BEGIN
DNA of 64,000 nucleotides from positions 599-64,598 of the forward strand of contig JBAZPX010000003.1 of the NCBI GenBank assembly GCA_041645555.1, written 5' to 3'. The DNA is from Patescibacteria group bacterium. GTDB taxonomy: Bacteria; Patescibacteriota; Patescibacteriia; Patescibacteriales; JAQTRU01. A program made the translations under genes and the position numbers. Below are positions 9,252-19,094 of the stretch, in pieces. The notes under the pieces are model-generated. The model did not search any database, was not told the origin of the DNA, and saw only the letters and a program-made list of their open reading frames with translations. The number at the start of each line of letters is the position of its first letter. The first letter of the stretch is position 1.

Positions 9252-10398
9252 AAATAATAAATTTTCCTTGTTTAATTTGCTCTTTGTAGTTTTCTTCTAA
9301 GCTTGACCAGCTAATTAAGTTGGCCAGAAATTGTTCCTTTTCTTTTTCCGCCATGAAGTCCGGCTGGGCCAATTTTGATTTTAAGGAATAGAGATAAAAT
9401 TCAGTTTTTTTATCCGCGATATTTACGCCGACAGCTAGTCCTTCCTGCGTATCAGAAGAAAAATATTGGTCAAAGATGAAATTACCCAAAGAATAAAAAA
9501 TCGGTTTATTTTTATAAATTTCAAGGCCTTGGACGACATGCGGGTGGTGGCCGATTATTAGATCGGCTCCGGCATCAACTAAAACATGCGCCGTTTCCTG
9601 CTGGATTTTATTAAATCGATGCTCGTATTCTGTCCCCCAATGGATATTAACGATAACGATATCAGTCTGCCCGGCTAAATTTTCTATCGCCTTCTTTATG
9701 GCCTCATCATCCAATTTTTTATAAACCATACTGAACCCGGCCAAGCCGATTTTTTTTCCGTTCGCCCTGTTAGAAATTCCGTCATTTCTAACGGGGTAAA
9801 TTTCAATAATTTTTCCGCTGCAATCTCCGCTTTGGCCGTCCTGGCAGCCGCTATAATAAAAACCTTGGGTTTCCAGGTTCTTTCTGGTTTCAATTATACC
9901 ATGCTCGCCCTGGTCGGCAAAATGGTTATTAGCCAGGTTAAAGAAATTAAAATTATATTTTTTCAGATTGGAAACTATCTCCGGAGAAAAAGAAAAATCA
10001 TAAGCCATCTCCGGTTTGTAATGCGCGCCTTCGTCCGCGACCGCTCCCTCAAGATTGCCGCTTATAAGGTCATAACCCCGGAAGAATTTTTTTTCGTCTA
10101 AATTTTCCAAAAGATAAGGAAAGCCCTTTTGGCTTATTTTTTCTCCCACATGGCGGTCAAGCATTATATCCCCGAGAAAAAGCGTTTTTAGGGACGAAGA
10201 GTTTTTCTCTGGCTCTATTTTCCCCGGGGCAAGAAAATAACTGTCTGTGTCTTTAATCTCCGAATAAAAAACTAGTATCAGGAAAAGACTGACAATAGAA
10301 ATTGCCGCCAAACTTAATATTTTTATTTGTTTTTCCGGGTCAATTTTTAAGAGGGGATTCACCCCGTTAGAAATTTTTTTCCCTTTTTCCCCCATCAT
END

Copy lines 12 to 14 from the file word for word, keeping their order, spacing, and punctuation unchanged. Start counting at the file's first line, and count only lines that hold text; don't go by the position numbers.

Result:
10101 AATTTTCCAAAAGATAAGGAAAGCCCTTTTGGCTTATTTTTTCTCCCACATGGCGGTCAAGCATTATATCCCCGAGAAAAAGCGTTTTTAGGGACGAAGA
10201 GTTTTTCTCTGGCTCTATTTTCCCCGGGGCAAGAAAATAACTGTCTGTGTCTTTAATCTCCGAATAAAAAACTAGTATCAGGAAAAGACTGACAATAGAA
10301 ATTGCCGCCAAACTTAATATTTTTATTTGTTTTTCCGGGTCAATTTTTAAGAGGGGATTCACCCCGTTAGAAATTTTTTTCCCTTTTTCCCCCATCAT